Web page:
I won’t go back to living in fear. It’s time to fight. I’m considering a House or Senate run as early as 2018. It's not always easy for me to be an advocate like this, but it’s my duty to speak out and support affordable, comprehensive care — not just for my daughter, but for everyone.

— Kristi Hammatt, as told to Erin Canty

She still wonders if she'll get to watch her kids grow up.

Even after two “clean” mammograms and an inconclusive ultrasound, I knew something wasn’t right. Thankfully, my radiologist was persistent. Three days after Christmas, she performed a biopsy. I asked her during the procedure, "Be honest with me. How concerned are you?"

She didn’t hesitate. "I'm very concerned. There is a type of breast cancer called invasive lobular carcinoma. It's sneaky because on mammograms, it just looks like dense breast tissue." She did the biopsy and the next day I got the call — breast cancer.

The active phase of my treatment felt like a lifetime. My tumor was nearly the size of my entire breast. I had 16 rounds of chemotherapy, then underwent a bilateral mastectomy, suffered multiple infections, followed by 33 rounds of radiation. Last fall, I started a six-month course of oral chemotherapy, which I’m about to complete. Soon, I’ll require daily tamoxifen or some type of hormone-blocking therapy for at least the next 10 years to minimize my chances of the cancer coming back.

Photo by Laurie Merges, used with permission.

As scary as cancer is, I was one quick decision away from a very different outcome.

Months before my diagnosis, I was laid off. As a single mom, all three of my children were on the health insurance plan I had through my employer. I was especially concerned how the interruption in care would affect my son. He’s on the autism spectrum, and while he’s considered “high functioning,” I wanted to continue things like his behavioral therapy.

I applied for Medicaid for my kids and learned I was eligible as well — thanks to the Medicaid expansion in Ohio made possible by the Affordable Care Act. While I’ve always been pretty healthy, I signed up as a safety net until I found another job.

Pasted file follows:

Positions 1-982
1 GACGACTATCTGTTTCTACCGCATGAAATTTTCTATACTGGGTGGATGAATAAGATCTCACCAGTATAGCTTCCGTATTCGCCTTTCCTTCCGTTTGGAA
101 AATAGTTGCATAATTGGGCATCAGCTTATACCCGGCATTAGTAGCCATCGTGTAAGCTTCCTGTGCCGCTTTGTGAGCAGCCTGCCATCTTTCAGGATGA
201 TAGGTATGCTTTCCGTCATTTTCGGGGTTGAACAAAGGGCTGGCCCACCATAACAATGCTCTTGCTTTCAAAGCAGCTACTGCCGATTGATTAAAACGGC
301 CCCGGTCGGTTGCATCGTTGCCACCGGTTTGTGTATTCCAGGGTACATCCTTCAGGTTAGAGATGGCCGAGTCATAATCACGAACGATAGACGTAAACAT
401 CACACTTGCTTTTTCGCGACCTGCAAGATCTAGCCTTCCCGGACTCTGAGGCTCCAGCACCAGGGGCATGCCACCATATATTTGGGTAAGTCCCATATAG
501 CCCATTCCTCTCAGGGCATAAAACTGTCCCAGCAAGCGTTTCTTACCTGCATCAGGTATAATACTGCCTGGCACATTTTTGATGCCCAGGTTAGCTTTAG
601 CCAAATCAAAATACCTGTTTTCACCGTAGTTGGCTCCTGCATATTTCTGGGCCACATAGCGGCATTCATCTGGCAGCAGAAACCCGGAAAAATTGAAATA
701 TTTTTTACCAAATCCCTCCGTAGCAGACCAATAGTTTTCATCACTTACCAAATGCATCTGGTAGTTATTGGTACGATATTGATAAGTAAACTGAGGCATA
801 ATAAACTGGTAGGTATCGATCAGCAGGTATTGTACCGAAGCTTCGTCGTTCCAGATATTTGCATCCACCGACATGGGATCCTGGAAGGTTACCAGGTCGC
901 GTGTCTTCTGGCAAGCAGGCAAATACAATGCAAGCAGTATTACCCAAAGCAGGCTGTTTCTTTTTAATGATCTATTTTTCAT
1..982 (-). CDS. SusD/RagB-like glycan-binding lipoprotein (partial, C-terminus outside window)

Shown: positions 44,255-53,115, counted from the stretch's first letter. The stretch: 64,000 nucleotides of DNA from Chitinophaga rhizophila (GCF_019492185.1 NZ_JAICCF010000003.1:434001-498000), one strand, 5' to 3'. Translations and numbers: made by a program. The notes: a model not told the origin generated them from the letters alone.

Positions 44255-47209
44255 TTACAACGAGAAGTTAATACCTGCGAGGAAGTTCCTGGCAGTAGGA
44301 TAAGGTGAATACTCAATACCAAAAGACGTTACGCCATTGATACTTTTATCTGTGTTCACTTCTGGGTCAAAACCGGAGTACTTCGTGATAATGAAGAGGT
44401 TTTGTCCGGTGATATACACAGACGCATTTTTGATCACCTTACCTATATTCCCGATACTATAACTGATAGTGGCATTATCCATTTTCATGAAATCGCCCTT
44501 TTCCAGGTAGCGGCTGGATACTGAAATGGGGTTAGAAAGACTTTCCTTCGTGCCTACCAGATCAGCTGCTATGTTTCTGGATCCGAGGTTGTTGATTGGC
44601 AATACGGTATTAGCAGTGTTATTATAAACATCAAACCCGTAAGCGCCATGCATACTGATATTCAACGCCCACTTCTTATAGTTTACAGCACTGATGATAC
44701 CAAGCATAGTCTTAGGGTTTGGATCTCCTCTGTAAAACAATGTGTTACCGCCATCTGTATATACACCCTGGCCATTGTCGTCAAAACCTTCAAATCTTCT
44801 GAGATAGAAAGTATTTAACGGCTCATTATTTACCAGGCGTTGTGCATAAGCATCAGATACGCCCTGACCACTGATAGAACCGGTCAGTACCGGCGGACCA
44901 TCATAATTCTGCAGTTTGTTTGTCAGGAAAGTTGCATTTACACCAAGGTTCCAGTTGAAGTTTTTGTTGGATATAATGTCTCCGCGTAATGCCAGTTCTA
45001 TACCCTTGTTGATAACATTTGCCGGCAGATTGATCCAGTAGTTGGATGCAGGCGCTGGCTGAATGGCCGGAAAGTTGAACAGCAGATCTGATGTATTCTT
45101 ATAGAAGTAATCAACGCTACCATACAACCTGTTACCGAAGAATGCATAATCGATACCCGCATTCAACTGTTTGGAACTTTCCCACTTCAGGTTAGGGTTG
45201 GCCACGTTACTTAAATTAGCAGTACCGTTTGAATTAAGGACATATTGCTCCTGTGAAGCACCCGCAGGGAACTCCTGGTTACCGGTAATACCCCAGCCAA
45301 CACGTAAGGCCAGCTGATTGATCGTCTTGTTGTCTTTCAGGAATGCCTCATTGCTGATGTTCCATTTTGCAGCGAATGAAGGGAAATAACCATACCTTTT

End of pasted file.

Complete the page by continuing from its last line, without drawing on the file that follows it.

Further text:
That decision literally saved my life. Today, I'm classified as "no evidence of disease." It’s great, but I’m not out of the woods.

When the conversation about repealing the Affordable Care Act began, I was scared out of my mind. I worried about my current treatment; as a cancer survivor, I now have a pre-existing condition. Would I be able to get coverage again? Not to mention my son who has a pre-existing condition with his autism diagnosis. What about his future?

Sometimes I look at my children and wonder if I’ll get to watch them grow up. My fiancee and I are starting a life together. How much time will I have with her? There are so many question marks.

This experience has turned me into an accidental activist. It’s frustrating to hear politicians talk about Medicaid like it’s a bunch of people who are lazy or don’t want to work. In reality, they’re trying to get by and doing the best they can.

— Laurie Merges, as told to Erin Canty

Warning: The following story discusses suicidal thoughts and feelings.

She used to think about jumping on the subway tracks every day.

Photo courtesy of Lydia Makepeace.

It's tough to think about it now, but I had plans to jump onto the subway tracks and end it all. I used the train all the time back in 2009, while I was living in New York City, and the temptation was always there. My therapist would make me sign a contract agreeing not to die by suicide before our next meeting every time I went to see her (just to give you an idea of where I was at).

I live with bipolar disorder and depression. It’s affected basically every aspect of my life: relationships, my grades in school, my ability to find (and keep) a job. I would get everything together, finally feeling as though I’m on top of it, then it’d all come crashing down overnight. My momentum, so to speak, would keep stalling.

I couldn’t get the right health care I needed. My mental illness meant I had a "pre-exiting condition,” after all, and before the Affordable Care Act, it was perfectly legal for insurers to slam their doors in my face because of it. While a charity helped cover some costs for therapy, I was paying out-of-pocket for my meds. It wasn’t cheap.

March 2009 was like living through a perfect storm, in a sense. I’d been recently diagnosed, my meds were actually exacerbating my problems, and I was drained from working two jobs and struggling to survive. I blamed myself for failing to stay in control.

Lydia told her story about living with mental illness on YouTube in January 2017, showing viewers why the Affordable Care Act is important to her.

To save money, I’d skip some days or only buy my prescription when I could afford to. I was still figuring out which medications would work best for me, too, and a mood stabilizer I’d been taking had the opposite effect, making me even more manic. Everything felt so out of control.